Successfully Broken

The first time I heard myself in headphones I froze. It didn’t sound like me, though I knew it was me who was talking.

Fortunately, I progressed from that to eventually being called upon to train a few disc jockeys over the years. I say training – but that is to include those who already had experience and were more or less familiar with the on-air aspect of a stations operation.

Whether it was a ‘mom and pop’ station or one of the corporate monsters so prevalent today, I never once saw a training manual. Instead training was generally a by-the-seat-of-the-britches deal where you go over particular duties of that particular shift.

Another thing sorely lacking in the development of an on-air personality was the ability to build their self-confidence. By nature many DJ’s and such are very uncertain of themselves and tend to overcompensate for this emotional gap.

Over the years, I’ve seen and heard a lot of folks in the business jealously tear-down a co-work simply because they were unsure of their own self-worth as it pertains to the public-eye. On the other hand, I’ve also seen people who have absolutely no talent carry such a big ego that nobody wants to be around them.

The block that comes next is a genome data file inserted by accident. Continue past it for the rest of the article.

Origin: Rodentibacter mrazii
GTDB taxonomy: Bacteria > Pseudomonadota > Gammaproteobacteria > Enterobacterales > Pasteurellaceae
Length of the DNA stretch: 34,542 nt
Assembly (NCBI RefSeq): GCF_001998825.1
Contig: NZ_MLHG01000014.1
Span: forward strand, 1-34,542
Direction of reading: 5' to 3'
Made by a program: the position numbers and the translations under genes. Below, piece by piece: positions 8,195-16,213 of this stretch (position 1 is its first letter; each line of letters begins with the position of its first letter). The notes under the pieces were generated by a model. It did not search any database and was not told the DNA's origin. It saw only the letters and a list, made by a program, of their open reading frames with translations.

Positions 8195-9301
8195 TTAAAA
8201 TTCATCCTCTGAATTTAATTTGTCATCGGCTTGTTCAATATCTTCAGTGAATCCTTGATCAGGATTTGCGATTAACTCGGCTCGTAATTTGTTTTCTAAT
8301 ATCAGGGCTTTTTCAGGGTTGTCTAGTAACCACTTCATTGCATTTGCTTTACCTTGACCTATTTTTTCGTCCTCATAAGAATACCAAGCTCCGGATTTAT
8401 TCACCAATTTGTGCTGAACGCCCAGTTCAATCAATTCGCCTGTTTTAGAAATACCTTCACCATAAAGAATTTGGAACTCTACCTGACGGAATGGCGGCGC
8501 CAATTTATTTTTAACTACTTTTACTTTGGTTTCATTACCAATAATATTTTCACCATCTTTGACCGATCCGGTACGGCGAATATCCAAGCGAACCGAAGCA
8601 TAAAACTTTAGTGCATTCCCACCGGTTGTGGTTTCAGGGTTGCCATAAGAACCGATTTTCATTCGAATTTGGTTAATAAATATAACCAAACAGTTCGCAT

Somehow (and mostly due to bluster) a number of these persons have managed to garner ‘management’ positions, where they beat down anyone they perceive as a possible threat to their position. I’m certain these people exist in all areas of the workforce and are no exception to broadcasting.

Sadly, people who refuse to show that suffer from any insecurity will never truly develop a relationship beyond themselves because they don’t know how. I’ve been around men and women, who’re married, have families and yet cling to their public persona so tightly they fail to develop emotionally.

I know this because I was there at one time.

And though many will not admit it – especially the younger talent – anyone in broadcasting long enough has suffered from the wish to be liked, wanted, needed and more-over, praised. In fact, I’ve concluded that the more broken (and I use the term loosely) the person is, the better their talent is at relating with the listener one-on-one.

I think this is how God designed all of humanity to be — broken yet successful – so He could have a one-on-one relationship with each of us.

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